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Creating a School Counselor Culture

By Sue Arvidson | January 2023

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Why is it that everyone seems to have an idea of what school counselors should be doing with their time? If you feel like your administrators, teachers and other student support professionals are regularly asking you to do things that are non-counselor duties, it might be time to work on proactively creating a school counselor culture in your building or district.

Begin With a Plan
Where to begin? First, be very clear with yourself about your role in your building. Sometimes we need an honest assessment of how we are spending our time and what our priorities are. Do you feel that you have a proactive comprehensive program in place? If you are spending most of your time in responsive mode it is time to carve out a plan for yourself.
  • January is a great time to work on your annual calendar. If you started this in the fall, wonderful! Have you looked at it again? Go back to what you had planned and adjust your calendar to reflect what actually happened. What are your priorities for the remainder of the school year? Write them down!
  • Have you completed your Use of Time Calculator? This document is designed to help you to be aware of how you are actually spending your time and is essential data for advocacy.
  • Remember your Annual Student Outcome Goal Plan from last fall? This is a great time to do some progress monitoring on how your students are doing. What do you need to do to get yourself back into focus on this important work?
  • One last document to dust off is your Annual Administrative Conference form. You know the drill now – how are you actually doing compared to your plan from the fall?
After you have updated your documents, it is time to set up a meeting with your administrator. A mid-year refresher of your goals and priorities is helpful for everyone. Come with a proactive plan of how you can work to accomplish your goals in the second half of the year. What are the specific activities you want to implement? All-school events? Classroom lessons? Small groups?

Now that you have a proactive approach and some concrete plans in place, it is time to have some fun. We have the best job in the world! Do your colleagues, families and students see you as joyful and grateful for the work that you get to do? There is no doubt that our work is difficult, but it is also meaningful and fun. We get to be present with students every day – don’t forget what a privilege this is.

Celebrate Our Field
National School Counseling Week is a perfect opportunity to celebrate, share and showcase your work. Sometimes school counselors feel uncomfortable celebrating themselves, but remember, this isn’t about you personally – it is about highlighting the value of school counseling. Sharing treats is always appreciated! Thank your staff for their collaboration and take some time to let them know what you’re about. So many great ideas are out there, as a quick search of Pinterest will show. But remember to keep it simple – this should not be an additional stressor for you. Some mini candy bars and a few “Did you know…?” signs scattered around will suffice. For example:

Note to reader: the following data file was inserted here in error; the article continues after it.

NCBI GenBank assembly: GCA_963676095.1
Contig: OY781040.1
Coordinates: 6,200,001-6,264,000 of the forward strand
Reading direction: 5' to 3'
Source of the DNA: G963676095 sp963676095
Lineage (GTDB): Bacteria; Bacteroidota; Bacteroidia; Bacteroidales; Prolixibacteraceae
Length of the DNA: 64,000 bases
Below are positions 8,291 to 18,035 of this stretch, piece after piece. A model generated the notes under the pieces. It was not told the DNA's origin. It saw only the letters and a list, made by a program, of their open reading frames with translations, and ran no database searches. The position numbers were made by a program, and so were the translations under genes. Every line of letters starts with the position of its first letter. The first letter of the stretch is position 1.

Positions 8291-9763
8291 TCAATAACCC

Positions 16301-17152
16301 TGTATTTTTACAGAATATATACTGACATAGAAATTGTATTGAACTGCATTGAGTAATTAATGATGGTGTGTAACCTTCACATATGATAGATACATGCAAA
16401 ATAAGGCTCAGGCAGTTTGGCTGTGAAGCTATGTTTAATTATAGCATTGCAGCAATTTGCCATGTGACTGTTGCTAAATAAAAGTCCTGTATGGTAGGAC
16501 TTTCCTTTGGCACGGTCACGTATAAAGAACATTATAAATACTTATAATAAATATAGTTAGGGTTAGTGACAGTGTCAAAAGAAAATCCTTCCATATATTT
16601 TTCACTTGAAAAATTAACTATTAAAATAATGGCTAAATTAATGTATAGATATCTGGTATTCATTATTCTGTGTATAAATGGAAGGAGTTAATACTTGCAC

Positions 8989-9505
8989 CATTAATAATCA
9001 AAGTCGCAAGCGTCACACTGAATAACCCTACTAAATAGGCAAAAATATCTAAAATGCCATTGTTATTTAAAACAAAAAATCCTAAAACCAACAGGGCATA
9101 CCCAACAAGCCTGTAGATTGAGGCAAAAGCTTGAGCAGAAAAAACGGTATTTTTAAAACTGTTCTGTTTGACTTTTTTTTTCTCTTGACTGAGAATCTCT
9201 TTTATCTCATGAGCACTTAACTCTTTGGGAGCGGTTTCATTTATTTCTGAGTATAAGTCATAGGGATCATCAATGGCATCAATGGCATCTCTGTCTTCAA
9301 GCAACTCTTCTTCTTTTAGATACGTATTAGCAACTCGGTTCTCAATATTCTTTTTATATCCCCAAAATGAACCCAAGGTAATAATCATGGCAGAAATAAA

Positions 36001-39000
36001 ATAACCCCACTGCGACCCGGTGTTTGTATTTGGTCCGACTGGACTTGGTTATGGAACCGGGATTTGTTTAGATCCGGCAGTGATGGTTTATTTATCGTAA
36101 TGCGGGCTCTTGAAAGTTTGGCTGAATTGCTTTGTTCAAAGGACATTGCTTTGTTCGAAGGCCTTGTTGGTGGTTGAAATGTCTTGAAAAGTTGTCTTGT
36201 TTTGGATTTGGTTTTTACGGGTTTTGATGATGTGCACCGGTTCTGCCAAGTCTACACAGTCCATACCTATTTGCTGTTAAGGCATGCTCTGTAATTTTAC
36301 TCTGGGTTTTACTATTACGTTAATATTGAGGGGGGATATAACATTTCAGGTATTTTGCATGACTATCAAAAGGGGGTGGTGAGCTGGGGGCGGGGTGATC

• “Did you know that school counselors have met with XX number of students this year?”
  • “Did you know that school counselors focus on academic achievement, social/emotional development and career and college readiness?”
  • “Did you know that school counselors couldn’t do their work without collaboration with school staff?”
Expand Your Message
Finally, think about ways to share the good news of school counselors with district leaders, your school board and your community. Some districts have counseling leaders who are helping with this work; others do not. No matter your situation, consider:
  • utilizing a social media account to promote events happening in your school counseling program
  • writing a note to your superintendent or school board to tell them a bit about your role and thank them for their support
  • offering to speak at a meeting for guardians
If all school counselors work on refining their roles in alignment with the ASCA National Model, sharing their plans and goals with others, celebrating their work with collaborators, and sharing all of this with decision makers, our profession would take a giant step forward in creating school and district cultures that support and elevate the work of a school counselor.

In our district, this work has led to tremendous growth in the number of school counselors over the years. It takes time and lots of collaboration, but it is worth the effort so that people truly understand how an outstanding school counselor can transform a school and make a powerful impact on all students.

Sue Arvidson is lead elementary counselor for St. Paul Public Schools in Minnesota and a member of the ASCA Board of Directors. Contact her at